Noun cases in German
The nominative caseThe cases | Definite articles | der-words | Indefinite articles | Possessive adjectives
Summary of the cases | Nominative case | Accusative case | Dative case | Genitive case | GRAMMAR INDEX
A noun or pronoun is in the nominative case when is carries out one of two primary functions in a sentence.
The subject of the sentence is the person, thing, idea or entity
doing the action or carrying out the meaning of the verb. It answers
the question: Who or what is doing <insert the meaning
of the verb here>?
|Das Auto fährt sehr
The car is driving very quickly.
|"The car" is doing the action of driving and is therefore the subject.|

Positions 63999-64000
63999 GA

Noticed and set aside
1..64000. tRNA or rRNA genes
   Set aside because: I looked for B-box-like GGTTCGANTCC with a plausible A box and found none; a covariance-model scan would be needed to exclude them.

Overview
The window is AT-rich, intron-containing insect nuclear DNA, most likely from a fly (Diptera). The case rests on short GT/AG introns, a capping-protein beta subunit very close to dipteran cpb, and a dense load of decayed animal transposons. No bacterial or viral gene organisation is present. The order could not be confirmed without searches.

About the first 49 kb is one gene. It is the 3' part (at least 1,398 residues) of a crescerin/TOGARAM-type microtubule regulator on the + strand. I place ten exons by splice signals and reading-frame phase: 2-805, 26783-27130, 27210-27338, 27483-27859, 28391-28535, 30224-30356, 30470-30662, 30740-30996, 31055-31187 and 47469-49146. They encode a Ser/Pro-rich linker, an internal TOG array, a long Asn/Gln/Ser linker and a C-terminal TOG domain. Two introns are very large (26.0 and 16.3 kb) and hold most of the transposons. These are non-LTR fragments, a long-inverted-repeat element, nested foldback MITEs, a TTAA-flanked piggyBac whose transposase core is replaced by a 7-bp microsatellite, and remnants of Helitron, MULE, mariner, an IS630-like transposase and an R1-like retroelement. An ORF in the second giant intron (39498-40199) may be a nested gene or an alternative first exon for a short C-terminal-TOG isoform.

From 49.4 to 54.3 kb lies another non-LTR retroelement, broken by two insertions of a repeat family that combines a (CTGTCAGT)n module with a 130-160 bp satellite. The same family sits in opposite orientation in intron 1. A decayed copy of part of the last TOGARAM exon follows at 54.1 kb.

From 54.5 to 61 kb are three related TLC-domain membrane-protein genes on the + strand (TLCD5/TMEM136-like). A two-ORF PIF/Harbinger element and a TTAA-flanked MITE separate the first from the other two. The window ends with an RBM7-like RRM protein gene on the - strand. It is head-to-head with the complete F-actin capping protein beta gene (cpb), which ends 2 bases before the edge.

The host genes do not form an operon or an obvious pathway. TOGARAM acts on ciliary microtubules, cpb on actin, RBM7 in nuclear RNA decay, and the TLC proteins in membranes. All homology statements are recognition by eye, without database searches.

|Meine Mutter schreibt schön.
My mother writes beautifully.
|"My mother" is doing the action of writing and is therefore the subject.|
|Du hast schicke Schuhe.
You have chic shoes.
|"You" is the doing the "having" and is therefore the subject.|
EXAMPLES:To test for a predicate noun, try replacing the verb in the sentence with an equal sign (=). If the equation remains true -- namely, if the subject and the verbal complement are two ways of referring to the very same thing -- then you have found a predicate noun.
Ich werde Lehrer.
I am becoming a teacher.
"I" and "teacher" refer to the same person. "I" is the subject, "teacher" the predicate nom. Mein Bruder heißt Karl.
My brother's name is Karl.
The subject "my brother" and the predicate nominative "Karl" are the very same person. Das Geschenk ist ein Buch.
The gift is a book.
The subject "the gift" and the predicate nominative "the book" are the very same thing.
Nouns Personal Pronouns masculine feminine neuter plural der Onkel
er, sie, es